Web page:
To read more, simply click here.

Mountain laurel.

Wednesday writer: Bryan P.T. Riley

Bryan P.T. Riley

The vitals

NAME: Bryan P.T. Riley

PLACE OF ORIGIN: Danvers, Massachusetts

CURRENT BASE: Amesbury, Massachusetts

FIELDS: Poetry, fiction

LATEST MILESTONE: “In Other Words …” the False Prophet Said (Suburban Platitudes). My 14th book of poetry, available through Amazon.com, Barnes and Noble.com and a host of third-party sites.

Some telling details

How do you go about working? I clean the house before I write. I can’t concentrate if I know the house is dirty.

Early bird or night owl? I do most of my writing on Tuesday afternoons. Tuesday is my day off from my paying job.

What do you collect? Severed heads

What is the weirdest space you’ve ever written in? The bathroom.

Does the space where do you usually write have a window? I have a window that looks out over a lake with a wooded hill on the opposite shore.

For a getaway? Seashore. I find the rhythm of the waves soothing, and the vastness of the ocean really puts my place in the universe into perspective

Something you’d change if you could? I would have been more aggressive in my youth in pursuing things that are important to me. I have a tendency to put the needs of others way before my own. It is only in the last ten years that I have realized that if I take care of myself first, everything else will fall into place (rather nicely, I might add).

Social cause or activity? I am currently leading a movement to institute a Poet Laureate post for Amesbury. I am dedicated to the promotion of the spoken word. To that end, I have founded a monthly open mic in Amesbury called the Prime Time Poets.

What comfort food would match your mood now? Smoked rack of ribs with cole slaw, corn on the cob and Boston baked beans. Yum!

Coffee or tea? Coffee all day, although I do enjoy a cup of Irish breakfast tea.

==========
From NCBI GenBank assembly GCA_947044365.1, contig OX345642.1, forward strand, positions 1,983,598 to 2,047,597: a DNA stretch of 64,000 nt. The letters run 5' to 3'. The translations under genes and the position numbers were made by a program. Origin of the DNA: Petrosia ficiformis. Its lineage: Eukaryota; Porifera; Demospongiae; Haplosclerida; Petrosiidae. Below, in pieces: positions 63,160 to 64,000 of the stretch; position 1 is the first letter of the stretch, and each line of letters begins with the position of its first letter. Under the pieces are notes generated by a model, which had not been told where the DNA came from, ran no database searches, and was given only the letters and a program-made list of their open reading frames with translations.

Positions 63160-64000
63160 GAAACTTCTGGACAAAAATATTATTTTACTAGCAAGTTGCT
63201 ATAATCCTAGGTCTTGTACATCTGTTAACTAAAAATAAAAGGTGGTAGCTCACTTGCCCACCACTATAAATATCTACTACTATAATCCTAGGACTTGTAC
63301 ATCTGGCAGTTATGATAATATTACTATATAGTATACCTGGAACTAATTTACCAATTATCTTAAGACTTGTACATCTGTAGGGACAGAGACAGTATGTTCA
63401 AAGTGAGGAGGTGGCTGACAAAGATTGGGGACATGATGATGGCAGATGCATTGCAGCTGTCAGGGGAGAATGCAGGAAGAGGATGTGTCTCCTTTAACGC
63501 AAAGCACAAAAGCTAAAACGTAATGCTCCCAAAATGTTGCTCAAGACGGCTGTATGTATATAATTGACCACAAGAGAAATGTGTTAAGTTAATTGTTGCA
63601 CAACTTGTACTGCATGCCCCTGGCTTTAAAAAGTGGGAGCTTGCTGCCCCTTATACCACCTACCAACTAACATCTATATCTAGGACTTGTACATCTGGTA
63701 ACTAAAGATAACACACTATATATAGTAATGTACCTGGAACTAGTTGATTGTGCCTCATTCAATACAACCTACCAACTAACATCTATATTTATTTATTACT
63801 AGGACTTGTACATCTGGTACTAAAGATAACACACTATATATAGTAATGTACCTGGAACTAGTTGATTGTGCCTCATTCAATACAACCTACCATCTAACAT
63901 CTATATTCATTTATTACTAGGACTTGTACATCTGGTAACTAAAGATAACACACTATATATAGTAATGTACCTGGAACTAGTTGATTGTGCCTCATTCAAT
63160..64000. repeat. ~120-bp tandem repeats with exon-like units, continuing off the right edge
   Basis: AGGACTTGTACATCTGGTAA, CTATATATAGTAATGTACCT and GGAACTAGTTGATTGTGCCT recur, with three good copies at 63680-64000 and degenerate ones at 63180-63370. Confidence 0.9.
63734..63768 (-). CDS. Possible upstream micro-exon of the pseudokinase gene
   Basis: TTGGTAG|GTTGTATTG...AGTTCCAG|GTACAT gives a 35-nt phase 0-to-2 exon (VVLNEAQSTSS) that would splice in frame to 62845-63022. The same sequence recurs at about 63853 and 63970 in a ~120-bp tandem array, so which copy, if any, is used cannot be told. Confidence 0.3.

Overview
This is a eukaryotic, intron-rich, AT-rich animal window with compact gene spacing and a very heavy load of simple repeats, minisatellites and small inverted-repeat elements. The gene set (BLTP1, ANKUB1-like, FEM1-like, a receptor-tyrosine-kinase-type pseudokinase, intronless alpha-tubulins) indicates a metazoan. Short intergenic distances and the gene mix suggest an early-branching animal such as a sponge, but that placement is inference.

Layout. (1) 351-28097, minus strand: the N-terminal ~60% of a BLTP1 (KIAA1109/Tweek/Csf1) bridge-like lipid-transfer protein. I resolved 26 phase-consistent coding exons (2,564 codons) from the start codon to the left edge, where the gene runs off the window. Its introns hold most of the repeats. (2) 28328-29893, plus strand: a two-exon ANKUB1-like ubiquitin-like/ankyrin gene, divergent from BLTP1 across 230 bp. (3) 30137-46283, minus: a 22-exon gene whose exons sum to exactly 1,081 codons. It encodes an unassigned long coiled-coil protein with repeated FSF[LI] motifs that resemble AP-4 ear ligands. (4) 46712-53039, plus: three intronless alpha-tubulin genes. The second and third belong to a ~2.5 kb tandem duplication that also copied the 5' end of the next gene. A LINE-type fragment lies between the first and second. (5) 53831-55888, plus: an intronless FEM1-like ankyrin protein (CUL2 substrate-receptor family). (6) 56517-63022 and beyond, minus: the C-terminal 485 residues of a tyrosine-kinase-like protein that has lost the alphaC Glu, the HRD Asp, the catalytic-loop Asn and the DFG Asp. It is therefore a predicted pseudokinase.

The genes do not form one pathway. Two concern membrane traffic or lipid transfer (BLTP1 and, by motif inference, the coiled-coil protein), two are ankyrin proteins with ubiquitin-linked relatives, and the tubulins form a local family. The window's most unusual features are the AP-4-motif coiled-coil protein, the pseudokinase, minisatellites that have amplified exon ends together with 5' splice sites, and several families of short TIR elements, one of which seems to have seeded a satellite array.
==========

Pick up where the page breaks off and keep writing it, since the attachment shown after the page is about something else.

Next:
Any tattoos? My first wife told me if I ever got a tattoo, she would divorce me. When we got separated, it was one of the first things I did.

When it comes to writing, who are your patron saints – the people you turn to for energy or inspiration or admire the most? I love Billy Collins’ way of turning a poem around and leading you in a completely different direction than you thought you were going in. I love the imagery of Seamus Heaney and Pablo Neruda. I try to read a lot of lesser-known poets as well. My two current favorites are Debora Greger and Mekeel McBride.

What question would you most like to be asked? What does the P.T. stand for in my name? It varies. Most commonly it’s “Prime Time,” but it has been “Partially Terrified,” “Pretty Terrific,” whatever comes to mind at the time…

Advice

The advice I would give anyone who has even a smidgeon of talent at anything would be what my mother said to me right before she died: “If you have something amazing inside of you that’s burning to get out, you must share that thing with others.” I would add to that by saying that the only way to get better at anything, even writing, is to practice, and spend time around other people who are doing the same thing, and learn. Keep your mind open to all possibilities, and your path will become evident. Constant forward motion is the cure for many things. Keep pursuing. Die trying.

 A favorite sample

I thought God had abandoned me but then I found Him one day, waiting for me, right where I had left Him.

Lucky is the person who makes his or her own luck.

 ~*~

 Bryan can be found hosting the Prime Time Poets reading series on the third Tuesday of the month in Amesbury.

~*~

Wednesday Writer is a weekly feature profiling devoted writers of all stripes, most of them laboring outside the celebrity spotlight. To my mind, they are the lifeblood of the literary world, both as active readers and exponents of the empowered word.